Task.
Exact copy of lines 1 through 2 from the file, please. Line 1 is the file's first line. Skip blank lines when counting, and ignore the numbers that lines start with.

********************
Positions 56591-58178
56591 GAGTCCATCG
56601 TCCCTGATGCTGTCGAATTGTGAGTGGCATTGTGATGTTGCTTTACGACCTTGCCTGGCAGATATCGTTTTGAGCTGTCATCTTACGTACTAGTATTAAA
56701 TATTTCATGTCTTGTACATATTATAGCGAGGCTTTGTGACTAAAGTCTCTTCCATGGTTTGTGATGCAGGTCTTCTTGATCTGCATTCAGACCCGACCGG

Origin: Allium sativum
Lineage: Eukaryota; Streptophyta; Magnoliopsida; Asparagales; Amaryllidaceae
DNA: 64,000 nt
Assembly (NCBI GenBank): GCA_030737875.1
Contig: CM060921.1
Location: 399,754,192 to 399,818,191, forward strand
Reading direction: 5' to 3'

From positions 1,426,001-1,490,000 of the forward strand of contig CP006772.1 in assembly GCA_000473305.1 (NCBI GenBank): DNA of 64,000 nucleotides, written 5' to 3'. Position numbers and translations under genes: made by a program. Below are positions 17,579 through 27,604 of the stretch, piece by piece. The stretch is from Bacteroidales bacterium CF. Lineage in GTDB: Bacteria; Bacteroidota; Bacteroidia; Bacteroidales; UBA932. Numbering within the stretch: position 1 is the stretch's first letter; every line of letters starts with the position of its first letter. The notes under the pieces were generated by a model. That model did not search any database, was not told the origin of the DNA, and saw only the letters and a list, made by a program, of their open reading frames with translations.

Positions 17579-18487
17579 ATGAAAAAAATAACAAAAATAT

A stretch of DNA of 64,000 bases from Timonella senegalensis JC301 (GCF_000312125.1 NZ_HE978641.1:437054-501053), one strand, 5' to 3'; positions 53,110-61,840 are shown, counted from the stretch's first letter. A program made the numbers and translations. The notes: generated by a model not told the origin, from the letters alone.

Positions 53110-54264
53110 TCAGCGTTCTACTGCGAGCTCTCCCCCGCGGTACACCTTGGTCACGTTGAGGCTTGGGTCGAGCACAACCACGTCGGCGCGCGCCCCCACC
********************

Positions 56591-58178
56591 GAGTCCATCG